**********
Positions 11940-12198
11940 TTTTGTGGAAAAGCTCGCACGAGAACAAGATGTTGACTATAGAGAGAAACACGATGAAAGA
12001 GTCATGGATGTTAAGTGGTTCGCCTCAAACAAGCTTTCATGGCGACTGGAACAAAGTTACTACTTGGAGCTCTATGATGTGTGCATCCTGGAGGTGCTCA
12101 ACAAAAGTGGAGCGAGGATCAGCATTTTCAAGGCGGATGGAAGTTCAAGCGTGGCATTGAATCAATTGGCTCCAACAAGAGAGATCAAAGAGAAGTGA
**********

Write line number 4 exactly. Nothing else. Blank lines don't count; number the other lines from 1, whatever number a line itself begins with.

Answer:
12101 ACAAAAGTGGAGCGAGGATCAGCATTTTCAAGGCGGATGGAAGTTCAAGCGTGGCATTGAATCAATTGGCTCCAACAAGAGAGATCAAAGAGAAGTGA